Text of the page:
Human teeth—they are in your mouth all right if you are lucky—are made up of four “tissues”— enamel, dentine, cementum and pulp. Dentine in some ways resembles bone and it gives to the tooth its bulk and strength. It needs, however, a harder surface, a sort of protecting cap with which to chew. This is enamel, the hardest substance in human anatomy. To hold the tooth to your jaw you have a membrane of fibres. These fibres are attached to a covering of the root dentine known as cementum, and also to the bone of the jaw. The membrane cushions the shock of chewing. The pulp is the carefully guarded soft-tissue centre of the tooth, containing blood vessels and also nerve fibres which are connected with the nervous system through a small opening at the end of the root of the tooth.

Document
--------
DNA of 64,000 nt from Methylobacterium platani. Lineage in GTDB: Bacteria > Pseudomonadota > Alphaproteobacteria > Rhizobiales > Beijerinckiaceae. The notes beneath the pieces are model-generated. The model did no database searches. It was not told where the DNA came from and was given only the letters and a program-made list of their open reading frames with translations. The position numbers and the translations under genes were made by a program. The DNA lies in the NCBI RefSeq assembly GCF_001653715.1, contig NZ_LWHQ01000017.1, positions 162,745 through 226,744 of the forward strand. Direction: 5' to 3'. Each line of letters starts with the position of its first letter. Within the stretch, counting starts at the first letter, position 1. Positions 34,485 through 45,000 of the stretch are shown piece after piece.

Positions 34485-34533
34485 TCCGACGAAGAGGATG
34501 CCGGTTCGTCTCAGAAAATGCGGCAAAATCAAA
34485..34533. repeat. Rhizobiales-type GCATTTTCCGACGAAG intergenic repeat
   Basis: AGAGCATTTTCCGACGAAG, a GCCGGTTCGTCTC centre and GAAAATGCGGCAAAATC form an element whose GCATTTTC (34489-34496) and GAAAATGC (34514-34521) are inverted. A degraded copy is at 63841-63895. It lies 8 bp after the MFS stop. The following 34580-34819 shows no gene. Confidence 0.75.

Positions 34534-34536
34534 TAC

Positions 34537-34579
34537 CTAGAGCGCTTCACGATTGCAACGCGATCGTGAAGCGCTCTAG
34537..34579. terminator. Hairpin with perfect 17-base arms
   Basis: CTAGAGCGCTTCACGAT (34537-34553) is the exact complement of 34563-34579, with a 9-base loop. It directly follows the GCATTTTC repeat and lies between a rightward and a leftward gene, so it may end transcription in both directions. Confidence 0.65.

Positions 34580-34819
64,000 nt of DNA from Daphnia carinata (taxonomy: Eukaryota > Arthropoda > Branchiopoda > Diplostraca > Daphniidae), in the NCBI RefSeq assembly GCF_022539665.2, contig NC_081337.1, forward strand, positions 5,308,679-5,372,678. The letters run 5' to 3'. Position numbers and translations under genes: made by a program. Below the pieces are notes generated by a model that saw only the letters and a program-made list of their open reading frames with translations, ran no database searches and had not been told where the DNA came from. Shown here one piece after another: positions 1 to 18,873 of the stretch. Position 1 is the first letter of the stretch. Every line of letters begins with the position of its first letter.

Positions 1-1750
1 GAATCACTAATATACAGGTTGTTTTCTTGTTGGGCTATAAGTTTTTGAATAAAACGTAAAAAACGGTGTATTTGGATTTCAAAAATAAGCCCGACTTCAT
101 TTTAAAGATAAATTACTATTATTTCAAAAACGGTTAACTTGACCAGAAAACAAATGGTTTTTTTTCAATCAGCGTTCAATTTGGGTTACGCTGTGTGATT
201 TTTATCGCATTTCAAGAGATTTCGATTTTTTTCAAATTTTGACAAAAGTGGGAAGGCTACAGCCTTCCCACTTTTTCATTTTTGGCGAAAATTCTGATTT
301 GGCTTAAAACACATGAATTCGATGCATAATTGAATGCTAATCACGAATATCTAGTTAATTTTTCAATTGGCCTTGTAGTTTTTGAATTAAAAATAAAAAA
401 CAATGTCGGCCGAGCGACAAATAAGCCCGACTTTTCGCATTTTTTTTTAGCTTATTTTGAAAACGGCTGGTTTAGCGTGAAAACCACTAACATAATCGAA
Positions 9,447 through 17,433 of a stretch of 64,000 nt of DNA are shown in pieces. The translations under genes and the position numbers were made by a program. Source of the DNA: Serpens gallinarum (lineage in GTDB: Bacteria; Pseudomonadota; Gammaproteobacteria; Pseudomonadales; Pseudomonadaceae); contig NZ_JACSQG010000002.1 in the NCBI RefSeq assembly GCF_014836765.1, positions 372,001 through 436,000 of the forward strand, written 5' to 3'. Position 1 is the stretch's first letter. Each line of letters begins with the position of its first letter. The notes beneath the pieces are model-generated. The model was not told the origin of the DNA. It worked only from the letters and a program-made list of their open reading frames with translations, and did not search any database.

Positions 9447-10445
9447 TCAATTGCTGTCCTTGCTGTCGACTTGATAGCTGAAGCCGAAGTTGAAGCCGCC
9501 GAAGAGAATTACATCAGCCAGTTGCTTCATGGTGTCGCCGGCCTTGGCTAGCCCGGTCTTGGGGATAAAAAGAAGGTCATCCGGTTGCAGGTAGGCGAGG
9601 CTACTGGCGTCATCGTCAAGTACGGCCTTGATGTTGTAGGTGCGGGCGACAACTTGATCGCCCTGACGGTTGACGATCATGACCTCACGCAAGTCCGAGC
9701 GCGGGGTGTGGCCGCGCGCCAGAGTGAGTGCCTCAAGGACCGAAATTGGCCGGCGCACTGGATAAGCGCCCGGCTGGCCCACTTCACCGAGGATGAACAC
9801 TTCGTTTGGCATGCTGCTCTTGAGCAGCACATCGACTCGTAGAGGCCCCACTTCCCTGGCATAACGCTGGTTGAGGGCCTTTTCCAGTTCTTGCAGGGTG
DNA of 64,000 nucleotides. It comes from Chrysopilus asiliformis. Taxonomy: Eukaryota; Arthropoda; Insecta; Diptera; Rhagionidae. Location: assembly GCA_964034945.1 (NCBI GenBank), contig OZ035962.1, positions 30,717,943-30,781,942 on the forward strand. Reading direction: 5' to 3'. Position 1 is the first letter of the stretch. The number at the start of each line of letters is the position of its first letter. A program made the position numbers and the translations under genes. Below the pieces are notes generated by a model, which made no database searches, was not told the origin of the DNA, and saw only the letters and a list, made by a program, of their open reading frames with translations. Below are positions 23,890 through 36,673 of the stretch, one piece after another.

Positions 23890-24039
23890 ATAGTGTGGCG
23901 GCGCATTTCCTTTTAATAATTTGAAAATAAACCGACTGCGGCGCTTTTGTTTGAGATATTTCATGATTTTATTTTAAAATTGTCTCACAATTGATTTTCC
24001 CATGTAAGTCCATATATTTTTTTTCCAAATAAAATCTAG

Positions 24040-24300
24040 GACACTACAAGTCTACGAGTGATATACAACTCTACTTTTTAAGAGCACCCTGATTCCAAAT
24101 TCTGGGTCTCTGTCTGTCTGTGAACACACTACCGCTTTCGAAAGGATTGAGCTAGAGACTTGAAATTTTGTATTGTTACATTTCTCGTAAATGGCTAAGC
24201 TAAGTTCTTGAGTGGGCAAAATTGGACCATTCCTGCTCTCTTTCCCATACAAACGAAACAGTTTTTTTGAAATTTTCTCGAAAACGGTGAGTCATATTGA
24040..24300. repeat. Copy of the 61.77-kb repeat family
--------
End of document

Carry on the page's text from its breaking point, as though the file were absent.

At birth 20 baby teeth are present though none have broken through the gums, and formation of some of the permanent teeth has begun. The first molars of the permanent set are not recognized as permanent by many parents. As a result the first molars, or “six-year molars,” are mistaken for baby teeth and neglected—not that any of the baby teeth should ever be neglected.
Permanent teeth crowd right on the heels of the baby teeth and can be virtually affected by the health of the latter. Formation of the entire set of Continued on page 50
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permanent teeth, excepting the wisdom teeth, is well under way at the age of five. Twenty-eight of the 32 permanent teeth can be identified by form and position in the gums of a four-year-old by means of the X-ray. The wisdom teeth are forming at the age of nine though more than half the baby teeth may still be in use.
Tooth decay is a disease, just as tuberculosis and typhoid are diseases. All dental authorities agree on that point. It has its fancy name and bug with a name even fancier. It is about as common on this continent as the common cold.
Cause of Tooth Loss